VULNERABILITY AND ADAPTATION

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  • Vulnerability concerns the risk of adverse things happening. Climate change is likely to have some benefits, but vulnerability is not concerned with that.
  • The sustainable livelihoods approach focuses on livelihoods of the poor. It focuses on the assets and vulnerabilities of the poor. It is an approach for identifying development needs and for assessing the effectiveness of existing poverty reduction programs. The focus is very much on the current situation, i.e., near-term planning rather than long-term planning. The challenge in using approaches such as this to examine climate change is how to reconcile a focus on the short term with long-term climate change. More information can be obtained at: http://www.livelihoods.org/

Transcript

  • 1. VULNERABILITY AND ADAPTATION Reference notes from UNFCCC & IPCC Resource material - Dr. N. Sai Bhaskar Reddy CEO, GEO http://www.e-geo.org
  • 2. Vulnerability
    • Vulnerability to climate change is the risk of adverse things happening
    • Vulnerability is a function of three factors:
      • Exposure
      • Sensitivity
      • Adaptive capacity
  • 3. Adaptation
    • “ adjustment in natural or human systems in response to actual or expected climatic stimuli or their effects, which moderates harm of exploits beneficial opportunities” (Third Assessment Report, Working Group II)
      • Notice includes “actual” (realized) or “expected” (future) changes in climate
  • 4. Adaptation (continued)
    • Two types of adaptation:
      • Autonomous adaptation or reactive adaptation tends to be what people and systems do as impacts of climate change become apparent
      • Anticipatory or proactive adaptation are measures taken to reduce potential risks of future climate change
  • 5. Sustainable Livelihoods
  • 6. Scenarios
        • Estimation of future agricultural responses to climate change is usually based on scenarios.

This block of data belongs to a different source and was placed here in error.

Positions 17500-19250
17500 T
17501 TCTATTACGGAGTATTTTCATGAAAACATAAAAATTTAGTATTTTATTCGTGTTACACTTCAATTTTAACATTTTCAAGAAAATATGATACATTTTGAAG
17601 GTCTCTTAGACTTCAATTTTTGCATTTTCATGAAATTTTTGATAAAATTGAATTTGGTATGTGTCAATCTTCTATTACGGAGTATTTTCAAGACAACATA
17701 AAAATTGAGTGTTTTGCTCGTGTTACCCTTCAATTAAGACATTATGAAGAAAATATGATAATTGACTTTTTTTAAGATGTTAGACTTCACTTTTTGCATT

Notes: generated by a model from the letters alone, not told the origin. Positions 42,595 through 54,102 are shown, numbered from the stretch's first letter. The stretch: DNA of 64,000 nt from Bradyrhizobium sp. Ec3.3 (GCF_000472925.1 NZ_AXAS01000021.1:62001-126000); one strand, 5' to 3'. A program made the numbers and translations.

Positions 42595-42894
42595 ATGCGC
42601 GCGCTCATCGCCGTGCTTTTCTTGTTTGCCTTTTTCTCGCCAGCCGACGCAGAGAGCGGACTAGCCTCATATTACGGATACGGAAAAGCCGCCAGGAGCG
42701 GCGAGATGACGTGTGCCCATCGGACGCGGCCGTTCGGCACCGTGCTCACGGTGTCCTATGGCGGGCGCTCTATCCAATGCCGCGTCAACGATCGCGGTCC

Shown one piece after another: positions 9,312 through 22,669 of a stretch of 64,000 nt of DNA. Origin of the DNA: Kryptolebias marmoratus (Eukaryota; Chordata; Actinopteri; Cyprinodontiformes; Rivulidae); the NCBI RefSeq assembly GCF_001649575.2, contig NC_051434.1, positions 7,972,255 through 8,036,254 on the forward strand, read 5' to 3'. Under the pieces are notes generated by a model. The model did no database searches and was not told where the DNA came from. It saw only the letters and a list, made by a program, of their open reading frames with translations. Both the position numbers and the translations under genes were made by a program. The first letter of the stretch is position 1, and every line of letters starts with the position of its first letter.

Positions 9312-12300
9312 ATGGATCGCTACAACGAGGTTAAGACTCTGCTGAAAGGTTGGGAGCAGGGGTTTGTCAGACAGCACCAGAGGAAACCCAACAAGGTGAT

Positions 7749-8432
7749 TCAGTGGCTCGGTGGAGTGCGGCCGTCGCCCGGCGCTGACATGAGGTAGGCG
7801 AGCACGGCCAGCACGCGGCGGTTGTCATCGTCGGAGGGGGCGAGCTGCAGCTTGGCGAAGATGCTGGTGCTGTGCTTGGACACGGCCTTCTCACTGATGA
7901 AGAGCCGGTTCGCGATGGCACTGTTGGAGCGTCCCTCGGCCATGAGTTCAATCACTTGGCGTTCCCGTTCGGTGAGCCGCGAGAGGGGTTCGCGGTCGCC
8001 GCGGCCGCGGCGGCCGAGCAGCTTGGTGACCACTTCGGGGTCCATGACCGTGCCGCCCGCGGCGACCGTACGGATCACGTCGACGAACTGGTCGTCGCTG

• The scenarios are essential for evaluating possible future (?) conditions, but they do not necessarily describe the conditions that will actually occur.
        • They should be used to explore possible adaptive measures.
  • 7. Biophysical impact
    • Changes in crop growth conditions
    • Changes in optimal conditions for livestock production
    • Changes in precipitation and the availability of water resources
    • Changes in agricultural pests
    • Changes in soil fertility and erosion
  • 8. The combination of biophysical and socio-economic effects can result in:
    • Changes in the mix of crops grown, and hence in the type of farming and rural land use
    • Changes in production, farm income, and rural employment
    • Changes in rural income, contribution to national GDP, and agricultural export earnings.
  • 9. Household and village models
    • (Semi-commercial economies)
    • to secure a minimum level of income
    • strategies developed to reduce the negative effects of crop yield changes or coping strategies like during drought
    • As with farm models - borrow from existing studies, adapting them to consider changes in climate rather than variations in weather.
  • 10. Scaling up the vulnerability and adaptation results to regional level :
    • Regional assessments =>
    • + input provided by regional planners and economists
    • + local data
    • + discussions with a full range of stakeholders
  • 11. Farm-based adaptation measures
    • Choice of crop
    • Use of drought or heat resistant varieties, Use of pest resistant varieties, Use of quicker (or slower) maturing varietiesAltering mix of crops
    • Tillage and time of operations
    • Change planting dateTerracing, ridging, Land levelling, Reduced tillage, Deep ploughing, Change fallow and mulching practices, Alter cultivations, Switch seasons for cropping
  • 12. Farm-based adaptation measures
    • Crop husbandry
    • Alter row and plant spacing, Intercropping,
    • Irrigation and water harvesting
    • Introduce new irrigation schemes to dryland areas, Improve irrigation efficiency, Water harvesting,
    • Input of agrochemicals
    • Vary amounts of fertilizer application, Alter time of application, Vary amount of chemical control
  • 13. Understanding the Stakeholder Linkages and Decision Process Small Farmers (80%) Regional Policy Makers V&A Assessment Central Policy Maker (Ministry of agriculture) Technical Policy Makers National commissions Extension service Decisions Project Extension Service
  • 14. Thank You . . .